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   o  Section 4.4: Rephrasing of text happened in this section
   o  Section 4.5: change: "so that a NAT is not required" to: "so that
      IPv6 address translation is not required".
   o  Section 4.5: changed 'periodically to look' into 'to look
   o  Section 4.5: change: "2^64 hosts" to: "2^64 addresses".
   o  Section 4.5: Removed the statement '(or even defined)
   o  Section 4.6: last para: s/which will lead to the IPv4 practice/
      which will require the adoption of the IPv4 workaround/
   o  Section 4.6: s/the IPv4 constricting scenarios of multiple devices
      sharing a/the constriction of IPv4 scenarios where multiple
      devices are forced to share a/
   o  Section 4.7: s/as the zero-touch external/as an almost zero-touch
   o  Section 5: Replaced first three sentences with: In presenting
      these case studies we have chosen to consider categories of
      network divided first according to their function either as
      carrier/ISP networks or end user (such as enterprise) networks
      with the latter category broken down according to the number of
      connected end hosts.
   o  Section 5: bullet points: s/connection/connected end hosts/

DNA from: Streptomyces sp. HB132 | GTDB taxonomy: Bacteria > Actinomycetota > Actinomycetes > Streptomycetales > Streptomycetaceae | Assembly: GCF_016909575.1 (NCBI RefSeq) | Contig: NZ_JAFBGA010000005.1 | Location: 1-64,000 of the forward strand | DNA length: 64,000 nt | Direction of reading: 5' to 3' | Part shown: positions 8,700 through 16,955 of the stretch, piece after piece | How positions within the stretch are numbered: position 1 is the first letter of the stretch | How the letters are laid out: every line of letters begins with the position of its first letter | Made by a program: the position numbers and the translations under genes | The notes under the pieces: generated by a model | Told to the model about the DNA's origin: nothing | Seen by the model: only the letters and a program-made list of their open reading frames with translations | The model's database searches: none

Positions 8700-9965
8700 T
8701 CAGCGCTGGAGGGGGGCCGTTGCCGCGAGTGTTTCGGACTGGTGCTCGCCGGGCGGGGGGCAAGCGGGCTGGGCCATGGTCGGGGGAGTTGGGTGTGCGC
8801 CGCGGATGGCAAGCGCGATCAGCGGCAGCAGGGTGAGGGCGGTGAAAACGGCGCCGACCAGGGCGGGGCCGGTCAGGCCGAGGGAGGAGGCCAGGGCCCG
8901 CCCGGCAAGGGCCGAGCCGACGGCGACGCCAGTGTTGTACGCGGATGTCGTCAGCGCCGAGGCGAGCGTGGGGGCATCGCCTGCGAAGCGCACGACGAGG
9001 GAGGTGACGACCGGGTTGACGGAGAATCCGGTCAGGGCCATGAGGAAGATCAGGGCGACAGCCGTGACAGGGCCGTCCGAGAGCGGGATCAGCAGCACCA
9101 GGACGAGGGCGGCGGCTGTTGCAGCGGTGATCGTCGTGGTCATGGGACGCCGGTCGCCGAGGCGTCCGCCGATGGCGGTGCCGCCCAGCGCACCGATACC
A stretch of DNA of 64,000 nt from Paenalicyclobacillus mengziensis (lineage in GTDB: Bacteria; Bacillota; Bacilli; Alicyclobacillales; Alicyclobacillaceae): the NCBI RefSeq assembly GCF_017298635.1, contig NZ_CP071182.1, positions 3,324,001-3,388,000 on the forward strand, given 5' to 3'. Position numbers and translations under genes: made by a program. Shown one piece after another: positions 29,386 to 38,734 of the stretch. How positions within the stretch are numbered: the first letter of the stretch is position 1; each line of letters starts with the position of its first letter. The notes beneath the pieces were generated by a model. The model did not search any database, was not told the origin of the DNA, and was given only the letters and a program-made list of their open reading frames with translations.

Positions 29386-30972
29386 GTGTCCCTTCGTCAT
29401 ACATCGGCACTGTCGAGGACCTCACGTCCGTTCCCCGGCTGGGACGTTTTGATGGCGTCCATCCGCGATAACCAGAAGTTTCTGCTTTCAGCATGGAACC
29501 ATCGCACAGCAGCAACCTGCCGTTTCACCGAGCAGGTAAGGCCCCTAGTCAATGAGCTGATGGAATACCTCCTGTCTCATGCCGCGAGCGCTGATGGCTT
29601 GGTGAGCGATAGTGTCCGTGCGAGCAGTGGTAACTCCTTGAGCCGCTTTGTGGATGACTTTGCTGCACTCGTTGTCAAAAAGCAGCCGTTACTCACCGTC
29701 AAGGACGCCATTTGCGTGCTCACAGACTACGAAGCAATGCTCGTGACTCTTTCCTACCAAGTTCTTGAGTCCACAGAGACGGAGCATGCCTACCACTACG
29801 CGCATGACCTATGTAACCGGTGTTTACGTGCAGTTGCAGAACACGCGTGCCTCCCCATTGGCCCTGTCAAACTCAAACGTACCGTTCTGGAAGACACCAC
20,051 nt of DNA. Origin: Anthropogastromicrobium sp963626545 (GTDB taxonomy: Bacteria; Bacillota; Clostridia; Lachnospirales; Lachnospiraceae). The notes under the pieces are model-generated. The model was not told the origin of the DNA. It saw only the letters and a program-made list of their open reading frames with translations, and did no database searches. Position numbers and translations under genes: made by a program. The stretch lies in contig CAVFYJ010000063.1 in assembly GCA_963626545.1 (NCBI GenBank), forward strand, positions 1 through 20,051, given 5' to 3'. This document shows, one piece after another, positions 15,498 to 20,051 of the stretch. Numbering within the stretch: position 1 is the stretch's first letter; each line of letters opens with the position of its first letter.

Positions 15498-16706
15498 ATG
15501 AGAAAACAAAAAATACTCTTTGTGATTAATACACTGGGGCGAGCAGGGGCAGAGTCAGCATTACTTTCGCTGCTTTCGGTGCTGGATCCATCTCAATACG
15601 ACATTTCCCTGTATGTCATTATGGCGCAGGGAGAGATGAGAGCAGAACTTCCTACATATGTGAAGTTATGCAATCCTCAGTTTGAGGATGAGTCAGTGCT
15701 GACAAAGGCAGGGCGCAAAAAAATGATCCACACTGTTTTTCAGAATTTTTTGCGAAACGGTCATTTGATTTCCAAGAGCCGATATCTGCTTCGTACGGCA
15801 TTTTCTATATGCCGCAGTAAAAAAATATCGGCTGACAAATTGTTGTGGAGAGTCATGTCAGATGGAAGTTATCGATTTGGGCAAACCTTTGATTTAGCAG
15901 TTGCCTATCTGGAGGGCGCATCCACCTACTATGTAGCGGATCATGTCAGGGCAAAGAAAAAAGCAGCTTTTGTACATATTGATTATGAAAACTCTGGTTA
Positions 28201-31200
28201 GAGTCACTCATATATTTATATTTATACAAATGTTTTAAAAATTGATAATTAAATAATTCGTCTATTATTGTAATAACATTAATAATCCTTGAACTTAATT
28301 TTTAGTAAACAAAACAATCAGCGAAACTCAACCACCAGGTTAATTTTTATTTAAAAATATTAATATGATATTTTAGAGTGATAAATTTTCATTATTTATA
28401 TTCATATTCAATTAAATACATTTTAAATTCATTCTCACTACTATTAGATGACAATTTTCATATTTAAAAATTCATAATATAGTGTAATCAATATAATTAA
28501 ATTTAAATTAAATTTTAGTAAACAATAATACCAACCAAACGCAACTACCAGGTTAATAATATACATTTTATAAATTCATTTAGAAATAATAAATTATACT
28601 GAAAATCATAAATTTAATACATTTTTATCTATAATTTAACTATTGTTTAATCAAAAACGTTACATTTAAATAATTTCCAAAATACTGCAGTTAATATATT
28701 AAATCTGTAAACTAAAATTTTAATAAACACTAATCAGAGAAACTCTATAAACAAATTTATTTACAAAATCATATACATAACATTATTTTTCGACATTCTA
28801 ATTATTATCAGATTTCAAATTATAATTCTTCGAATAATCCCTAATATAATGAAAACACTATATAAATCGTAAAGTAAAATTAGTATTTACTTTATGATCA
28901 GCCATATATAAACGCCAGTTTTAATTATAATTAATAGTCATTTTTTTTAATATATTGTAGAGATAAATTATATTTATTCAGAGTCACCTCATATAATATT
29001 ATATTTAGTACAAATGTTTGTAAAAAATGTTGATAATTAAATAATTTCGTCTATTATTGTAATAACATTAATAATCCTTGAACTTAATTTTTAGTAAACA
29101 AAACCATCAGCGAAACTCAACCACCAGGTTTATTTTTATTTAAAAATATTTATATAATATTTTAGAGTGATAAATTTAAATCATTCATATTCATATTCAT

o  Section 5.1: s/addressing independence/addressing independence
      when using IPv4/
   o  Section 5.1: last para: s/is only affecting/will only affect/
   o  Section 5.1: changed 'allocation' into 'allocation'
   o  Section 5.1: changed: '(typically a one or' into '(typically one
   o  section 5.1: changed: s/allocation/assignment/ in one of the
   o  section 5.2: para 1: s?is too long?is too long (very often just a
      /32 just giving a single address)?
   o  Section 5.4: (Case study: ISP networks) ULA usage for ISP/
      Carrier-grade networks is mentioned in the draft, while it was
      suggested that for these NW the PI addresses are already very
      stable and they should be qualified for setting up proper
      filtering -> removed ULA from this section.
   o  Section 5.4: changed 'intra- communication' into 'communication'
   o  Section 5.4: s/chapter 5.1/Section 5.1/
   o  Section 6.1: (Completion of work on ULAs) Text revision to reflect